Four years after Donald Trump spoke of “American carnage” in his inaugural address, Joe Biden issued an urgent call for unity to a nation at war with itself.
Standing before a Capitol Building that two weeks earlier had been invaded by an angry mob of Trump supporters, facing a National Mall in which thousands of flags replaced the people banned from attending for fear of both violence and COVID-19, the 46th President proclaimed: “Democracy is precious, democracy is fragile. And at this hour, my friends, democracy has prevailed.”
The test for Mr. Biden, one of the greatest any president has faced, is to prove that statement true.
“What we do here is both commonplace and miraculous,” Ronald Reagan said at his first inauguration in 1981, words that Missouri Senator Roy Blunt repeated four years ago and on Wednesday.
And it did seem possible to hope, at Mr. Trump’s swearing-in on Jan. 20, 2017, that one president was simply replacing another, an orderly and centuries-old transition of power, watched over by four former presidents – Jimmy Carter, Bill Clinton, George W. Bush and Barack Obama – with the defeated candidate, Hillary Clinton, brave and grim at her husband’s side.
But that hope ended the moment Mr. Trump delivered his inaugural address. It was a fear-inducing tirade in which he derided the people seated behind him, who “reaped the rewards of government while the people have borne the cost,” in which he described a dystopian American landscape of poverty, failure, crime and addiction, and in which he pledged: “This American carnage stops right here and stops right now. … From this day forward, a new vision will govern our land. From this moment on, it’s going to be America First.”
“Well, that was some weird shit,” Mr. Bush said to Ms. Clinton when it was all over. From then until now, America has had few good days.
Mr. Trump wasn’t at Joe Biden’s inauguration, of course. Having rejected the voters’ verdict, having failed to reverse the result in the courts, having demanded that his vice-president try to overturn the Electoral College result in the Senate, and finally, having urged his followers to march on the Capitol, he fled Washington in the morning rather than witness the succession.
He left a country so badly damaged that tens of thousands of troops were needed to protect Mr. Biden from Mr. Trump’s most hate-filled supporters. Donald Trump was, by far, the worst president in the history of the republic.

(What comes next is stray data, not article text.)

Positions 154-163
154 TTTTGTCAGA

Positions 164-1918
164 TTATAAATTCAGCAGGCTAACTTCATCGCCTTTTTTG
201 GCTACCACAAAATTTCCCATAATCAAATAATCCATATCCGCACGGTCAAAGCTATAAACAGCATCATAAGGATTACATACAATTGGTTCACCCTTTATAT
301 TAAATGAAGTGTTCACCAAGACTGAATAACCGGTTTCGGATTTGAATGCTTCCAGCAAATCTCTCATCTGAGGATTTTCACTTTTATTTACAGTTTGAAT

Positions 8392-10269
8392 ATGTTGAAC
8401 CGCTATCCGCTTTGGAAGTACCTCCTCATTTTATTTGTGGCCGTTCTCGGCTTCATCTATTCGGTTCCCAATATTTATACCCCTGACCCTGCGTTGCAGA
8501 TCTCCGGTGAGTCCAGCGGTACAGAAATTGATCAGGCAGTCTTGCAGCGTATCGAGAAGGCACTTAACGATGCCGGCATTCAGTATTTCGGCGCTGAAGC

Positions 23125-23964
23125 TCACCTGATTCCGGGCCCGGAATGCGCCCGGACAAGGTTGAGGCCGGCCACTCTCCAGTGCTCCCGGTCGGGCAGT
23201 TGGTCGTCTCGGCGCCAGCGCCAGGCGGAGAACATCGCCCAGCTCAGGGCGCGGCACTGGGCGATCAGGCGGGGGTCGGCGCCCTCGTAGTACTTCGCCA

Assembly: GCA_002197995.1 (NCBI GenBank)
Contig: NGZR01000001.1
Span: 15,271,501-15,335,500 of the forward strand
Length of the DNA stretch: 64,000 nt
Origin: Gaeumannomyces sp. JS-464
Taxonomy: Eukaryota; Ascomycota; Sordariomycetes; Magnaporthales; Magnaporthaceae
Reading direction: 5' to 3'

But presidents Clinton, Bush and Obama, as well as now-former vice-president Mike Pence, were there again on Wednesday, asserting the continuity of American democracy and witnessing not only Mr. Biden’s swearing-in, but that of the first woman to serve as vice-president, Kamala Harris, a woman of colour.
In his address, Mr. Biden did not shy away from the dire state of the union. “I know the forces that divide us are deep and they are real,” he said. “But I also know they are not new. Our history has been a constant struggle between the American ideal that we all are created equal and the harsh, ugly reality that racism, nativism, fear, demonization have long torn us apart.”
He spoke of a country failing to confront the grim threats of the pandemic, climate change, racial injustice and domestic terror from white supremacists.
Worst of all, he acknowledged, America had become a place “in which facts themselves are manipulated and even manufactured.”
The answer to it all, he urged, was a renewed unity of purpose. “Politics doesn’t have to be a raging fire, destroying everything in its path,” he pleaded. “... We must end this uncivil war that pits red against blue, rural versus urban, conservative versus liberal. We can do this, if we open our souls, instead of hardening our hearts.”
It was a fine address. But when it ended, the country remained every bit as divided, its future every bit as uncertain.
Was Joe Biden’s inaugural address an act of national healing, an end to the American carnage of the past four years? Or was it a futile plea for a unity that neither side will permit? People of goodwill across the world can only watch and wish him well.
The Globe and Mail
Keep your Opinions sharp and informed. Get the Opinion newsletter. Sign up today.